Internship: How to Partner
Internship programs should be established in order to benefit the student as well as the organization. Interns can bring fresh ideas and new perspective to an organization. They are dedicated to continuing learning about their field and will have a desire to achieve. An intern will bring a ready and willing attitude and will want to impress.
When determining your need for an intern, ask yourself, "Can my organization offer the following?"
Mentorship: Your organization should have a seasoned professional willing and able to mentor an intern in the student’s specific field.
Real projects: Interns should not just be brought in as a workhorse for you or your organization. They should be provided the opportunity to work on real projects and constantly be presented with learning opportunities. Students should be able to add work samples produced at your organization to their portfolio upon completion of the internship.
Work space and resources: Interns will be required to work in your office under the direction of a supervisor. Interns will need a workspace and all of the resources (software, equipment, etc.) required in order to complete projects assigned.
Networking opportunities: Allow interns to network with leaders in your organization and introduce them to colleagues outside your organization.
Reference/Recommendations: Interns should be able to fill their resume with new experiences and skills upon completing an internship. Another great benefit for interns is having a working professional in their field willing to attest to their work by being a reference.
The next step:
We hope to make the process of taking on a promising intern as easy as possible. There are few easy steps to make it happen:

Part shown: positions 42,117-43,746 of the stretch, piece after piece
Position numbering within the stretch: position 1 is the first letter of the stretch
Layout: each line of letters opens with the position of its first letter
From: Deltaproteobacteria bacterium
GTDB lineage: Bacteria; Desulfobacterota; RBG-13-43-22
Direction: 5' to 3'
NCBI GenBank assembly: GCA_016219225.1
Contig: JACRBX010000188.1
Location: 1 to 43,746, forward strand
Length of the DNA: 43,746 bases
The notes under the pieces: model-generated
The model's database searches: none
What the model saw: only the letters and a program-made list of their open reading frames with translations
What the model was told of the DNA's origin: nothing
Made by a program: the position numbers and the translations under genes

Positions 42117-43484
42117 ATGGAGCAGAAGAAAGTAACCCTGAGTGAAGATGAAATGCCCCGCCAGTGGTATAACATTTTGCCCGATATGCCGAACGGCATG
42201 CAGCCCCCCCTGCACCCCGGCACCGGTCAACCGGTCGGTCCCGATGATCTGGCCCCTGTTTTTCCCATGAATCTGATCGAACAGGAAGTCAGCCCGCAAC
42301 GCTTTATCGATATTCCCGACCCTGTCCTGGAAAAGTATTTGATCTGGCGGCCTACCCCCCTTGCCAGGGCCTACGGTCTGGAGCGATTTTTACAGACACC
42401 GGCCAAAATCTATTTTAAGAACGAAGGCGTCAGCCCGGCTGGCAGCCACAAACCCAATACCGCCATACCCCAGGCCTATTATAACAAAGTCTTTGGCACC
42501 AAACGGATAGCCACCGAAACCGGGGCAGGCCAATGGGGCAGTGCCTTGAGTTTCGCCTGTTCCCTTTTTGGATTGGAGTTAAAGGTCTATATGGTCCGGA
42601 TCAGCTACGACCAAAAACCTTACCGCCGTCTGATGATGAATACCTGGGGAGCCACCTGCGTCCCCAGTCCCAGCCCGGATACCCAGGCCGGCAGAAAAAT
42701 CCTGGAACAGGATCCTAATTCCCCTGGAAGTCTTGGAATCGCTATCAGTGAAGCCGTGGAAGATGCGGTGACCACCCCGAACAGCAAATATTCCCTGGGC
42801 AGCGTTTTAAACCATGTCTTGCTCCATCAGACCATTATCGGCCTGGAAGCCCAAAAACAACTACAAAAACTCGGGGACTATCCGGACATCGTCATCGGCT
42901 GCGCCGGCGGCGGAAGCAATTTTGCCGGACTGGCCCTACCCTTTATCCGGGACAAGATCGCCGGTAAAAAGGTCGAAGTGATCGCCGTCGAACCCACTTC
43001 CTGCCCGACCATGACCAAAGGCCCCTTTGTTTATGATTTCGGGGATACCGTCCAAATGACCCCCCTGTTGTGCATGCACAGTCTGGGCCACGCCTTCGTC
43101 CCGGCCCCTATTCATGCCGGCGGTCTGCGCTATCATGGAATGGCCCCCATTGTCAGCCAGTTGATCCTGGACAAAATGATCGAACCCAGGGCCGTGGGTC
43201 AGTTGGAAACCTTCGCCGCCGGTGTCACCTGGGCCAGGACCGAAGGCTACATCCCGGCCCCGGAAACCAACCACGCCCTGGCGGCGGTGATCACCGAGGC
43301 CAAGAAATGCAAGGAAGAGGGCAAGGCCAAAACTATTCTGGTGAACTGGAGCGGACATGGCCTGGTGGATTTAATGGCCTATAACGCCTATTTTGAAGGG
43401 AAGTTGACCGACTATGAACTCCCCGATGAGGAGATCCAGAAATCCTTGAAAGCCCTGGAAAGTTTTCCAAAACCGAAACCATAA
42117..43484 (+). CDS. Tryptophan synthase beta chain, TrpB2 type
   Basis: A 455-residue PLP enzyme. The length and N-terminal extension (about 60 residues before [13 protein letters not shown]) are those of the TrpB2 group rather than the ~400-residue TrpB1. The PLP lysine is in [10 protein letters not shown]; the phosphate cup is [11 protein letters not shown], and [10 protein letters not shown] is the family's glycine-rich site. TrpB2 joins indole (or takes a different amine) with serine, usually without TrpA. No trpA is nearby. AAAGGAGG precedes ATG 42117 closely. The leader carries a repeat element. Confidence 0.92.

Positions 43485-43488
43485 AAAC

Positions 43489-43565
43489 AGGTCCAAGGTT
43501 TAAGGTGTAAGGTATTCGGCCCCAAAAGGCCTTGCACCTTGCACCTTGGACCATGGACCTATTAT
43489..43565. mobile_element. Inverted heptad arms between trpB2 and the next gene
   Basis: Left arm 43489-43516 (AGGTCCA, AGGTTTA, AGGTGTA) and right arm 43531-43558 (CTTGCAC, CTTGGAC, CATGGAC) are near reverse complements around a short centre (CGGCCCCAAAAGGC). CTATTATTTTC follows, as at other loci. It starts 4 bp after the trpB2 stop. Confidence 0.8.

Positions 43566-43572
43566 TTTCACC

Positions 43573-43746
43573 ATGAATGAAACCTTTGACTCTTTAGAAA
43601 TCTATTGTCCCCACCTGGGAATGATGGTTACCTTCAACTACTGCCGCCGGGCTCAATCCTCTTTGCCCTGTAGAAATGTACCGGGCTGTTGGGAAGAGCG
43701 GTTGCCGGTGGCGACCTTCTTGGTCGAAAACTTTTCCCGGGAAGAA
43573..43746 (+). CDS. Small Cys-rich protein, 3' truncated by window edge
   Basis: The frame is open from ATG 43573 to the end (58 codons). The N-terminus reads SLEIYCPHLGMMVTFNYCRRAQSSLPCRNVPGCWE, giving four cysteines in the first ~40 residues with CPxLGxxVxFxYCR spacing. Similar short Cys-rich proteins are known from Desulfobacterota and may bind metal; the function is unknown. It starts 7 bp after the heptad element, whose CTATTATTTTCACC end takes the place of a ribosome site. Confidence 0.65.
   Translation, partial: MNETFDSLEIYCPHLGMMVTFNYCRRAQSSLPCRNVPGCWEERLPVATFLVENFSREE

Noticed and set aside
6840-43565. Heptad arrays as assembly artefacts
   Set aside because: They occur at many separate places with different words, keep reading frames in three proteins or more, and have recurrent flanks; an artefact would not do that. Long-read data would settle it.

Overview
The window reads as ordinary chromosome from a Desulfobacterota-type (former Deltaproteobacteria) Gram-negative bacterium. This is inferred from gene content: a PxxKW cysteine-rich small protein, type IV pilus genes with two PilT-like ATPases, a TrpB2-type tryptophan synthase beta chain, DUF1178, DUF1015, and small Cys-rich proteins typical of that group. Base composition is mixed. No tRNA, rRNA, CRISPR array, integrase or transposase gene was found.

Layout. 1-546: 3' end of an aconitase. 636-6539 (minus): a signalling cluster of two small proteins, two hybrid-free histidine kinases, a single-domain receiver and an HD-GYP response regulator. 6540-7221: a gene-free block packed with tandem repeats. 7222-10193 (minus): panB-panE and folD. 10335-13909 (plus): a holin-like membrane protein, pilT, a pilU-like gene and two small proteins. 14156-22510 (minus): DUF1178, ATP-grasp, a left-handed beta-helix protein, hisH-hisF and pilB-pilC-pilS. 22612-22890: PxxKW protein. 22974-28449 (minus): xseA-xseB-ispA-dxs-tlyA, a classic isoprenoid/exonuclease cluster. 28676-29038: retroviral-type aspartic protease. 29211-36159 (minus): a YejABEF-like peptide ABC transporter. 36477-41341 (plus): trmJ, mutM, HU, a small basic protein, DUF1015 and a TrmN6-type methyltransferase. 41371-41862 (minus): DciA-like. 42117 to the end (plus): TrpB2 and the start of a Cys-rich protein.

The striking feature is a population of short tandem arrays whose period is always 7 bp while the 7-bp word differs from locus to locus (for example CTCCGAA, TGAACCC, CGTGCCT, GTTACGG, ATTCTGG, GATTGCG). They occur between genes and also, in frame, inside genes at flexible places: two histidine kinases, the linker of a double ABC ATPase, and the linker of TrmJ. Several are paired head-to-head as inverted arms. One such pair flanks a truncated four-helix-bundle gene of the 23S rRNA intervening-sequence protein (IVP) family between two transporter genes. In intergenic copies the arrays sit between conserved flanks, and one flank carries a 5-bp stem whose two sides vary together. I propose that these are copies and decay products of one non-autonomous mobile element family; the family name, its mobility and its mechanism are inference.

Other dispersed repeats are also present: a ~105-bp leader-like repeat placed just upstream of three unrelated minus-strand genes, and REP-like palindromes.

- Once you determine the commitment your company or organization has for an intern, complete the Internship Information Form to describe the internship position in detail. Submit the Internship Information Form to the internship office. Upon submission and review your position will be entered into The Center’s database.
HOW TO SUBMIT: Click the Internship Information Form link to view an editable PDF of the form. Follow the instructions then click “Submit Form” in the top right corner.
- Qualified students will be made aware of your position opening through The Center's office. Students interested in your position will apply to you directly.
- Please reply to candidates and set up interviews. Following the interview process, communicate the selection/hiring decisions to the candidates.
- Once you have made a selection for the semester, you can begin the next steps. Find information and tips on the Mentoring an Intern page.
Credits Earned & Intern Pay
All students through the Center for Portfolio Development & Internships program receive academic credit for their internship field experience. The academic internship your organization offers may be paid or unpaid. If your organization is a for-profit business, we encourage you to offer compensation. If your organization (for profit or non-profit) is unable to pay, consider providing a stipend, or other "perks" such as free parking, mileage reimbursements or meals.
Unpaid student employment will not violate the U.S. Department of Labor's Fair Labor Standards Act if it is a training program meets the following criteria:
1) the training should be similar to that given in a vocational setting
2) the experience is for the benefit of the student
3) students do not displace regular employees
4) the site sponsor provides the training and receives no immediate advantage from the activities of students
5) students are not necessarily entitled to a job at the conclusion of the training period
6) the site sponsor and student understand that the student is not entitled to wages for the time spent in training.